FinCEN Proposes AML Requirements for RIAs

Although there is currently no requirement that registered investment advisers maintain anti-money laundering programs pursuant to the USA PATRIOT Act, the Bank Secrecy Act (“BSA”) or any of the other acts that apply to certain financial institutions, that may change if the Treasury Department’s Financial Crimes and Enforcement Network (“FinCEN”) adopts a rule proposed earlier this year. Specifically, the proposed rule would subject investment advisers registered with the Securities and Exchange Commission (“SEC”) to formal AML compliance program adoption and reporting requirements. The rule, if adopted, would expand the current definitions of “financial institutions” to cover SEC-registered advisers. The rule would require compliance with the Bank Secrecy Act (“BSA”) and the USA PATRIOT Act, resulting in an adviser being required to establish AML compliance programs, file suspicious activity reports, and keep records relating to AML activity, among other things.

Currently, most registered investment advisers do adopt policies relating to AML and suspicious activity reporting procedures, even though they are not so required by law or regulation. In a sense, it has become a “best practice” to do so. Practically speaking, because all investment advisers conduct activity on behalf of their clients through qualified custodians, broker-dealers, and other financial intermediaries that are expressly covered by the PATRIOT Act, the BSA and other laws, AML, the intermediaries who partner with investment advisers usually require such advisers to have AML and suspicious activity reporting programs or procedures in place as a means of aiding the broker or other primarily responsible firm fulfilling its obligations.

The current proposed rule follows two previous proposed rules that were withdrawn in 2002 and 2003, respectively. In explaining the reasons for the proposed rule, FinCEN has stated that investment advisers may have a more detailed understanding of their clients, and therefore may be more sensitive to movement of funds through the financial system by their clients more attuned to improper or suspicious activity.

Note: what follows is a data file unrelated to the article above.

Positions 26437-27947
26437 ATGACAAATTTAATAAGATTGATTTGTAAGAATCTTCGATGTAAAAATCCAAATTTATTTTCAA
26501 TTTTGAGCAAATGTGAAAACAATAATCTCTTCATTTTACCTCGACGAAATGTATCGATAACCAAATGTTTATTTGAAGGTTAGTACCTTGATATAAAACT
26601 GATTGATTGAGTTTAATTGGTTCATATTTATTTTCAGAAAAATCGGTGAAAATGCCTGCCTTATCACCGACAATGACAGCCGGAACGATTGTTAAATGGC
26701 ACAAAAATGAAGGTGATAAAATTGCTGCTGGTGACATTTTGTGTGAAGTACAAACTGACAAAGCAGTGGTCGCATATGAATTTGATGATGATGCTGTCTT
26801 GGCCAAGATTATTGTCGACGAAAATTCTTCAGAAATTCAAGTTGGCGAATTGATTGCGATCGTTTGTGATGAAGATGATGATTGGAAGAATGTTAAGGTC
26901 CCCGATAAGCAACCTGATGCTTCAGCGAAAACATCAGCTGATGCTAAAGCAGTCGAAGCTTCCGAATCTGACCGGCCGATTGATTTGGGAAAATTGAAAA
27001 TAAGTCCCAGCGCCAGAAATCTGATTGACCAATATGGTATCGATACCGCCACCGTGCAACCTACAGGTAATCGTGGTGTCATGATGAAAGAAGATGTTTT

If the proposed rule is adopted, all SEC registered investment advisers would be required to adopt an AML compliance program that must include, at a minimum:

• The designation of a person to be responsible for the implementation and monitoring of the program (this would usually be the Chief Compliance Officer or a specific designated person under the CCO’s control);
• The development of written policies and controls that are appropriately risk-based;
• Ongoing training for all personnel for whom such training would be appropriate in order to implement the firm policies; and • Independent testing by a qualified third party or by company personnel.

In addition, if adopted, the rule would require registered investment advisers to file currency transaction reports with FinCen pursuant to the BSA and keep records relating to those reports and to report suspicious activity attempted by, at or through the investment adviser that involves $5,000 in funds or other assets, either individually or in the aggregate. The rule would also require registered investment to comply with certain information sharing requirements of the PATRIOT Act.

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